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New York’s plastic bag ban starts Sunday. Here’s everything you need to know.

February 25, 2020 Scott Enman
Gov. Andrew Cuomo signed a bill banning single-use plastic bags in New York, which goes into effect on March 1, 2020. Photo via pexels

New York’s plastic bag ban takes effect on Sunday, and stores across the borough are frantically preparing, educating customers on the new protocol, buying paper bags in bulk and even creating incentive programs to encourage shoppers to bring their own containers.

Starting March 1, all New Yorkers will have to bring their own reusable bags to the grocery store or pay five cents for a paper one. (The fee will not apply to SNAP or WIC customers.)

The legislation, signed by Gov. Andrew Cuomo on Earth Day of last year, will not only cut down on litter across the state, but will also protect wildlife from ingesting plastic and reduce greenhouse gas emissions associated with plastic bag production and disposal.

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Garment bags, trash bags and bags used to wrap foods like fruits and sliced meats are exempt from the ban.

Related: The ban on plastic bags is coming. Does it go far enough?

In preparation for the ban, Union Market has created an informational campaign dubbed BYOBag to educate customers on the new law. Store management has also instructed all cashiers to speak to customers, and there are signs up all around the store. In addition, the chain will be giving a 10-cent discount to every customer that brings his or her own bag.

“It’s self-explanatory. It’s the right thing for the environment, and we really care,” said Carlos Alfara, director of produce for all Union Market stores. “Our clientele also appreciate the fact that we care about the environment. Yes, it’s going to be a little bit of transition for many stores — being a shortage of bags or whatever it may be — but we wanted to be proactive on it.”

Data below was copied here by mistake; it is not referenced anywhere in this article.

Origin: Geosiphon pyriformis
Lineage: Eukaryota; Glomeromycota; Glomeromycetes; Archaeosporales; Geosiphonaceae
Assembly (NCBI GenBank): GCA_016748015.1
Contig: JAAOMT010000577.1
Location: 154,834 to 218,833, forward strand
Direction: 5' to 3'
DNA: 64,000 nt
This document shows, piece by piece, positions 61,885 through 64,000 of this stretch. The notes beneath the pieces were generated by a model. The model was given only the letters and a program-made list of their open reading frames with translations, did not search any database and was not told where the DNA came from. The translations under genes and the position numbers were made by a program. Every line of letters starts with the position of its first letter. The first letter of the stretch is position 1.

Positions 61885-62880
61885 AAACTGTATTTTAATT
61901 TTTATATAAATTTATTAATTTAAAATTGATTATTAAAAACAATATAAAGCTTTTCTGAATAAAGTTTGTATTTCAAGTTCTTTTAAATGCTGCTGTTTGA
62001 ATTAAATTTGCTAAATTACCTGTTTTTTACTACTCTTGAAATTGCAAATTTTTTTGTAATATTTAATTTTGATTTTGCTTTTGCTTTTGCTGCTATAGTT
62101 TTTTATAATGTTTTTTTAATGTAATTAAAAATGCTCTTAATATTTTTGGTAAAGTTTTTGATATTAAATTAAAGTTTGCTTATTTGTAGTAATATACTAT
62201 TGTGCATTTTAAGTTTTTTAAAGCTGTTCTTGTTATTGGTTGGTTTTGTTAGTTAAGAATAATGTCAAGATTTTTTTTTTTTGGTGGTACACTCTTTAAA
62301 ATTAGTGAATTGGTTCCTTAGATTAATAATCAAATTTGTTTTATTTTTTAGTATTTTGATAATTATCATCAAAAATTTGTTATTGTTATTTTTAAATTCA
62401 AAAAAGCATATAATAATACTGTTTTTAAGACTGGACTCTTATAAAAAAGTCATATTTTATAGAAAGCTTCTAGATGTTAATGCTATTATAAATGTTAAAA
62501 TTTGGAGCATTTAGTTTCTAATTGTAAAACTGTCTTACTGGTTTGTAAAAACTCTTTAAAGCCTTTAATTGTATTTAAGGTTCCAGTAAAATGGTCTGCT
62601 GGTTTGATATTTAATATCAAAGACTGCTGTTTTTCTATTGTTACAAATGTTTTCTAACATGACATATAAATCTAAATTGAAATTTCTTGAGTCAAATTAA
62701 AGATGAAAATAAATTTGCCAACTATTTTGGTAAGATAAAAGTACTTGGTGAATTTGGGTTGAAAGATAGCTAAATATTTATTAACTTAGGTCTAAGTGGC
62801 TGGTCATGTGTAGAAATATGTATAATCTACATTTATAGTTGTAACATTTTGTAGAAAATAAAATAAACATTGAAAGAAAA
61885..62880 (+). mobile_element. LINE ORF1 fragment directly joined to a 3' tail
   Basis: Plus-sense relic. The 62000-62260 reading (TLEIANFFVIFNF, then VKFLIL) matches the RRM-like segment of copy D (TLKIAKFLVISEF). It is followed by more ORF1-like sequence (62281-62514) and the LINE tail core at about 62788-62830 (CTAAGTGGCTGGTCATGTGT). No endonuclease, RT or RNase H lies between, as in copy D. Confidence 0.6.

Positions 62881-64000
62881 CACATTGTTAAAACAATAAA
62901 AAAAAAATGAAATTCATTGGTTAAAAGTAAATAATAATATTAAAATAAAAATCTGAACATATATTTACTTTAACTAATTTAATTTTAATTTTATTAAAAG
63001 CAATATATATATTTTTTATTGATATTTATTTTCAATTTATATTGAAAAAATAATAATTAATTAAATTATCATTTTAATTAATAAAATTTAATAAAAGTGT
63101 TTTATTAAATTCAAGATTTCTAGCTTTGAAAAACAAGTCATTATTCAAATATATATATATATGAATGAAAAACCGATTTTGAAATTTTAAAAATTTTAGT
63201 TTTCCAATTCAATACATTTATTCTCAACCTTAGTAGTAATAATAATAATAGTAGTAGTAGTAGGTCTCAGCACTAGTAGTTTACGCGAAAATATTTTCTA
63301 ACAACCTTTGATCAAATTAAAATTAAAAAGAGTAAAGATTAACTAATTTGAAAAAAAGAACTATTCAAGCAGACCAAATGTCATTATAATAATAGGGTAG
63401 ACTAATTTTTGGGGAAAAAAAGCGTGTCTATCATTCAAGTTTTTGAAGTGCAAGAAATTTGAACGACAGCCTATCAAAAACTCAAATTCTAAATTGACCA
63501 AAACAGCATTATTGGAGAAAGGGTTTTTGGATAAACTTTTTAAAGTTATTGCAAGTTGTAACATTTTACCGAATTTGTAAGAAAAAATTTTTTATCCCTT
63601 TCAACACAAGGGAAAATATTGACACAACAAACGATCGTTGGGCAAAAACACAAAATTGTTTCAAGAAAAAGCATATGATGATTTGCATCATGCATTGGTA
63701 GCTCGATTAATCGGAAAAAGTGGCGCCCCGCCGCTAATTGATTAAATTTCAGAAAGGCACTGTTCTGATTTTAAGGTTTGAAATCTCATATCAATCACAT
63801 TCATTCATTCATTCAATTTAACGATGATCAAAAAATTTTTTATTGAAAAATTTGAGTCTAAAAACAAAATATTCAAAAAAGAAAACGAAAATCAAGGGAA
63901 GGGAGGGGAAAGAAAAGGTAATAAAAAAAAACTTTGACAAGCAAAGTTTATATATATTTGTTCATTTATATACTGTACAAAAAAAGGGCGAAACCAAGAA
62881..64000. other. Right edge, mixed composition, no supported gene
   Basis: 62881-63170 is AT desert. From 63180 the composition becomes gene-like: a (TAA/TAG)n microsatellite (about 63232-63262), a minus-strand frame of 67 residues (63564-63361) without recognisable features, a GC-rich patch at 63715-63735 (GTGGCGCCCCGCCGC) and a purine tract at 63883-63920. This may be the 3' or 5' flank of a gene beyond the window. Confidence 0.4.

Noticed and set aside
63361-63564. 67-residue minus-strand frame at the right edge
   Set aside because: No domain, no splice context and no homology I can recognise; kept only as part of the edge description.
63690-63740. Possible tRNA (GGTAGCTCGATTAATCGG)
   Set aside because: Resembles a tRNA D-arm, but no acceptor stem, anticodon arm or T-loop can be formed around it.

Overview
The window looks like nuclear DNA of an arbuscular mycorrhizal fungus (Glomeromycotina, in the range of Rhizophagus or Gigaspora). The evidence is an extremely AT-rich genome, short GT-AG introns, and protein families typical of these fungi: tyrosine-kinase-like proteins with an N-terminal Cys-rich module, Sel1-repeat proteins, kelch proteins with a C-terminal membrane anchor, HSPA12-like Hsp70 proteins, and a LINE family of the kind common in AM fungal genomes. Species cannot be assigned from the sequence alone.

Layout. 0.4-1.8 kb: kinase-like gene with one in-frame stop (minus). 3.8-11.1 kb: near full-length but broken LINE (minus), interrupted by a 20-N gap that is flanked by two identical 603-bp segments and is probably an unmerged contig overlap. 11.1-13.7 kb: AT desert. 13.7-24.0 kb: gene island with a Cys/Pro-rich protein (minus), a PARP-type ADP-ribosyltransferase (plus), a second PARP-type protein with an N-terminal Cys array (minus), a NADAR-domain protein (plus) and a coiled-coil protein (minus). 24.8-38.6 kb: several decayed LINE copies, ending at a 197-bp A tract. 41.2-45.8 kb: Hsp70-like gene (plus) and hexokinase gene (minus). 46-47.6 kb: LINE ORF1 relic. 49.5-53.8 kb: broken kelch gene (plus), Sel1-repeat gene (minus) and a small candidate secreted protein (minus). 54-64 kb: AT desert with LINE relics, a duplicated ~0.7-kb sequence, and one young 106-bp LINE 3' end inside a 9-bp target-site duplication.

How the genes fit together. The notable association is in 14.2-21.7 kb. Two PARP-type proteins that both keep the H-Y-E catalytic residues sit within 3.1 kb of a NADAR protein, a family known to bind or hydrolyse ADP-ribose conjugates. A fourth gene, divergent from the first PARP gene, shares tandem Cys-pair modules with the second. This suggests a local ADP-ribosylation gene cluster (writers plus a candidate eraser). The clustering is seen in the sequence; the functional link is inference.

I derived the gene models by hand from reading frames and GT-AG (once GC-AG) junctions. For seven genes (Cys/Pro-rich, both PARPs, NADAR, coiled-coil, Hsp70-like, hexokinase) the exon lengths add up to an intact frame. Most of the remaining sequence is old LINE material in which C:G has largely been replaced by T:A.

A worker at Union Market in Carroll Gardens puts up a sign explaining the new ban. Photo: Scott Enman/Brooklyn Eagle

For smaller mom-and-pop stores, however, the new ban has increased costs.


“The price difference is almost triple — paper bags are more expensive,” said Joe Kim, owner of Sunny Delicatessen in Brooklyn Heights.

“In the beginning it will be inconvenient for the customers, but I guess it’s something that you get used to, and then they will start bringing their own bag. I’m trying to get rid of what I have now.”

He said he would keep boxes on hand that he normally throws out just in case people need to carry groceries in them.

One of the owners of Deli & Grocery Fresh Fruit and Vegetables on Henry Street, who did not give her name, said, “We’re all ready. We bought plenty of paper bags.”

New York joins Hawaii and California as one of only three states in the country to enact statewide bans on plastic bags.

New Yorkers use more than 23 billion single-use plastic bags per year, and the average life cycle of a plastic bag is only 15 minutes, according to Riverkeeper, a water advocacy nonprofit.

Jeremy Cherson, legislative advocacy manager of the group, said that while the ban is a good first step, it’s not enough. He said the restaurant industry in New York City is massive and that delivery and food ordering services like Grub Hub and Uber Eats use a copious number of bags.